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End of the line for the PC-6 (after 60 years continuous)

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PC-6.thumb.png.6842984975d2ff68cd105ad32ae66410.png

 

 

 

https://www.aopa.org/news-and-media/all-news/2019/july/pilot/a-flying-swiss-army-knife

 

[excerpt]:

"On the subject of value, that’s where the Porter seems to come up short in today’s marketplace. It costs about as much as a Quest Kodiak or Cessna Caravan—two similar-sized turboprops that also are available on amphibious floats—but the Porter isn’t as fast and can’t legally carry as much payload. In the field, the Porter is widely known to regularly carry far more than its stated 2,000-pound payload—but that’s another discussion.

On the ground, the Porter is unapologetically ugly. Nothing about it is aesthetically pleasing, or even symmetrical. Inside the airplane, however, its form and function are an elegant match. It’s spacious, sturdy, and made for hard, unglamorous work in austere places."

 

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I don't think anyone will ever want to use the "MAX" nomenclature, ever again, in aviation. It's just got that awful smell about it.

 

It's funny how these ugly-looking things still get the job done effectively and efficiently, in practical terms, without the "ooh-ahhh" looks, and voluptuous curves of their beautiful sisters.

It's the same as regards car design. The older shapes were practical and efficient, the shapes of today leave so much unusable room with their styling curvatures - all to gain a slight reduction in drag coefficient.

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It's   made to do a job, not for beauty ie Carry big heavy parcels and the lighter P&W  turboprop  motor needs a longer nose to achieve balance They were introduced in PNG in the latter half of the 60's and from the start were outstanding, That's  a place that needs outstanding aircraft. as there were few roads and the ones that were  got washed away during the wet  17,000 foot Mountains, lots of clouds and heavy monsoonal rain. .Enough challenge without having crook aircraft as well. Nev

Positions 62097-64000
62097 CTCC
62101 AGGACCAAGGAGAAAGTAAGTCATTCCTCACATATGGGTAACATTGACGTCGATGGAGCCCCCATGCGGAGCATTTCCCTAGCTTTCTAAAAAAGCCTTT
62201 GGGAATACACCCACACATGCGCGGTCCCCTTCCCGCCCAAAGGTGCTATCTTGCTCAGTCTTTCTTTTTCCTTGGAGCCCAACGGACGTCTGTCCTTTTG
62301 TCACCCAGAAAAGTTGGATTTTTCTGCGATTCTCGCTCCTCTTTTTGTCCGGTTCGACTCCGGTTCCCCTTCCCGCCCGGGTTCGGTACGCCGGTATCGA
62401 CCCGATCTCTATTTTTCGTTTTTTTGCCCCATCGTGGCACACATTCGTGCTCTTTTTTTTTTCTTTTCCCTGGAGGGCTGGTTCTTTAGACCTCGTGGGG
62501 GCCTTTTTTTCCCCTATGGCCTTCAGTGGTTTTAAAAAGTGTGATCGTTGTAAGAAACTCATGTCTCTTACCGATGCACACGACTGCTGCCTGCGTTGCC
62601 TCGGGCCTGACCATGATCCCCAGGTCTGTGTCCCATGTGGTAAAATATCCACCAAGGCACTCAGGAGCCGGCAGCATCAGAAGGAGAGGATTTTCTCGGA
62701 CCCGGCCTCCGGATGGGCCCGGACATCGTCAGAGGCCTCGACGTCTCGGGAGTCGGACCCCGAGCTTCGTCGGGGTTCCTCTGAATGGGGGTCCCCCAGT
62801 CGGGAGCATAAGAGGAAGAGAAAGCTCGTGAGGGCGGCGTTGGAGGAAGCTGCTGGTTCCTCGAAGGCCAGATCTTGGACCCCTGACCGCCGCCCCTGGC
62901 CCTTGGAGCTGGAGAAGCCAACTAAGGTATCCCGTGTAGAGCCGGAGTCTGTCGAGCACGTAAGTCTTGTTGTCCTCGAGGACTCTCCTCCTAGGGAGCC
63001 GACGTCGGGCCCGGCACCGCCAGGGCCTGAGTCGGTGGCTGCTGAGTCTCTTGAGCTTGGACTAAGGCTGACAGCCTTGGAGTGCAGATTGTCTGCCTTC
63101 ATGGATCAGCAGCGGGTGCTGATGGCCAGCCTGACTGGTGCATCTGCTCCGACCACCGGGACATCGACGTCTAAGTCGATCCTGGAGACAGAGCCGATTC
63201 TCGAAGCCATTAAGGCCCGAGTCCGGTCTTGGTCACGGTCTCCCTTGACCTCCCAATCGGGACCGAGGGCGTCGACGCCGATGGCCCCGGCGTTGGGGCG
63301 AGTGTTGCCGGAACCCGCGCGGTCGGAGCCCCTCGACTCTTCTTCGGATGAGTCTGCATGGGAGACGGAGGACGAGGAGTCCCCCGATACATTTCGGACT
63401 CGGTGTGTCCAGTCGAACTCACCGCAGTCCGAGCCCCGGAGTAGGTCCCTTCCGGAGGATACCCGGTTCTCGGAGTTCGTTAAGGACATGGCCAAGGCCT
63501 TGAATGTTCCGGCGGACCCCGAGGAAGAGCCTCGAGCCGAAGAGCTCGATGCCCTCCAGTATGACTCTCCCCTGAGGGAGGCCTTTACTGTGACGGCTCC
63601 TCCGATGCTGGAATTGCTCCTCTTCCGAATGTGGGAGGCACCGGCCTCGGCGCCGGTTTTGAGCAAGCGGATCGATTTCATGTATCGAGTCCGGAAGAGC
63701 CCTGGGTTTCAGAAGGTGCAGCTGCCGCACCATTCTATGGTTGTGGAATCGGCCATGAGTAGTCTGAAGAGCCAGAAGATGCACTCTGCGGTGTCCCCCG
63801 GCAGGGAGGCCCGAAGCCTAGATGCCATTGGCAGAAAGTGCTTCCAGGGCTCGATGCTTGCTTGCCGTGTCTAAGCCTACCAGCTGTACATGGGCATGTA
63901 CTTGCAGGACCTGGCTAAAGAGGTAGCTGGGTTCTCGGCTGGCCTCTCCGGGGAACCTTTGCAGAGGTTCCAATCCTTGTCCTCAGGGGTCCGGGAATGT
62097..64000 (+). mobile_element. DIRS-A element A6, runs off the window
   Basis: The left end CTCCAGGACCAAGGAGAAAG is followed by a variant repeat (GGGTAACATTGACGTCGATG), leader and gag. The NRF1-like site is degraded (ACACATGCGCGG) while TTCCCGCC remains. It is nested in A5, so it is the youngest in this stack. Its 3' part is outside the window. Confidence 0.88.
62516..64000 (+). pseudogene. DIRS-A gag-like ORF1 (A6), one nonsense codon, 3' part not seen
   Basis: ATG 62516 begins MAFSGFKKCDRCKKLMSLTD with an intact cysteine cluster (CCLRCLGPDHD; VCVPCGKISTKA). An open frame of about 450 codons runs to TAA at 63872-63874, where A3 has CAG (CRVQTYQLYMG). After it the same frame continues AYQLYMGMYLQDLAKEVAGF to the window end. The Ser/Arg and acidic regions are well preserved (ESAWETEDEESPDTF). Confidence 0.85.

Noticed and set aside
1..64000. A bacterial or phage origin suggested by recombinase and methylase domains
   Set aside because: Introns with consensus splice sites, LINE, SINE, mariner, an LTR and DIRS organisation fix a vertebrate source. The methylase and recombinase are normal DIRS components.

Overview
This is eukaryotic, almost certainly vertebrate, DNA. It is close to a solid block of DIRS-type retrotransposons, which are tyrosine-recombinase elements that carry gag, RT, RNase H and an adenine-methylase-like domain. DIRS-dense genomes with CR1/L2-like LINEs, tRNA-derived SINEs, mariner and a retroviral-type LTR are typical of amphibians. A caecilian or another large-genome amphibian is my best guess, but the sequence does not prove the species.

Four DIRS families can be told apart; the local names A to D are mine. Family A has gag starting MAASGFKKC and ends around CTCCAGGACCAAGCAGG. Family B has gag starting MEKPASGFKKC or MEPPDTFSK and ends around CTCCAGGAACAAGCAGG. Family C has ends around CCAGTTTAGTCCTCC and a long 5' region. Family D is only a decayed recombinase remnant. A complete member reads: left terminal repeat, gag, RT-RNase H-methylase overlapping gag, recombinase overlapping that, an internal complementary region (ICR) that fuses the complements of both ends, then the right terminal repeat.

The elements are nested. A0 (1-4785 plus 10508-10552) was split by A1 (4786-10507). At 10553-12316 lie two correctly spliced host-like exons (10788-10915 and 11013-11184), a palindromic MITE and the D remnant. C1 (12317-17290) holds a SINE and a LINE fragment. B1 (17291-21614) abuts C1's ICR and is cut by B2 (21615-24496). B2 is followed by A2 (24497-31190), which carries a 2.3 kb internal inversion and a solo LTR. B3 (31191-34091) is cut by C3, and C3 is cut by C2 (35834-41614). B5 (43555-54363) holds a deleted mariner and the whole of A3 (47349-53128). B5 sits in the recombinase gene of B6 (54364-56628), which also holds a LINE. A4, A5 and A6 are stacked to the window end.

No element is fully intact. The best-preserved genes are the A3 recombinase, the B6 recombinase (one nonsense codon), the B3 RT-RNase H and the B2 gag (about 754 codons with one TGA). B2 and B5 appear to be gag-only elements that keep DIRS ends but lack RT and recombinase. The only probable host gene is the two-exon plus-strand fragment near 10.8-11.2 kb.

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I remember a Pilatus Porter's STOL chops being demo'd at Port Moresby airport in the early 70's ... to much oohing-and-ahhing from assembled aviators.

But that would have been the earlier (short nosed) piston variant. 

 

Ole Hartmann,  of AAK (Australian Aircraft Kits) at Taree, NSW, drew up plans, a couple of years back, to offer a scaled down replica version of the PC-6 powered by a Rotax 914 (using the wings from their standard Hornet) but unfortunately that project never got off the ground.

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That Kodiak Quest has me drooling not only max cruise 174 kts @ 12,000', 48 gph, range 1005 Nm, but it can land and take off in a post hole, and cmes with optional mudflaps, and just $2.15 m.

 

 

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Patair bought 2 of them in the late 60's and they were good for the short and rough strips, and shorter distances - but the economics didn't add up for longer trips, eg, 250nm or 2 hrs flying. The local punters were highly impressed with the ability of the Porter to 'back' into a parking spot. But most pilots preferred 2 engines in PNG, and that explains the popularity of the fabulous DHC 6 twin Otter. Even the missionaries, who were notably gung ho back-in-the-day, now operate the twotter.

All good things come to an end.

happy days,

 

att: selection of turbines in PNG today: L to R, Porter, Twotter, Kodiak and PAC-750

PNG - PC6 Porter VHPNH.jpg

MAF Twin Otter.jpg

PNG - Gema_3b.jpg

PAC-750 in PNG.JPG

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On 06/07/2019 at 10:35 AM, onetrack said:

Talair had 1 or 2 in operation in the Highlands when I was in Mendi SHD in the late 1970s.

They were known as the "Time Machine" because that too their time taking off, they took their time getting there and they took their time landing.

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No mention of the Piaggio (pig) twin pusher. Very unsuited to that place. Nev

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Hiho LoneRanger,

bit of a difference in groundspeed taking off and landing with that wind

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Yeah ... and with air so rare.  Just as well that uphill trumps downwind arriving there.

Looks like fascinating place, eh?   

Would love to fly in one day for a thousand dollar hamburger at Phinjo Lodge and Restaurant.  😉 

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Just mind-blowing scenery. 12,000 feet elevation would make me start to feel a bit faint or crook. All I can think of is - how did they get the earthmoving equipment in there, to build the airstrip?

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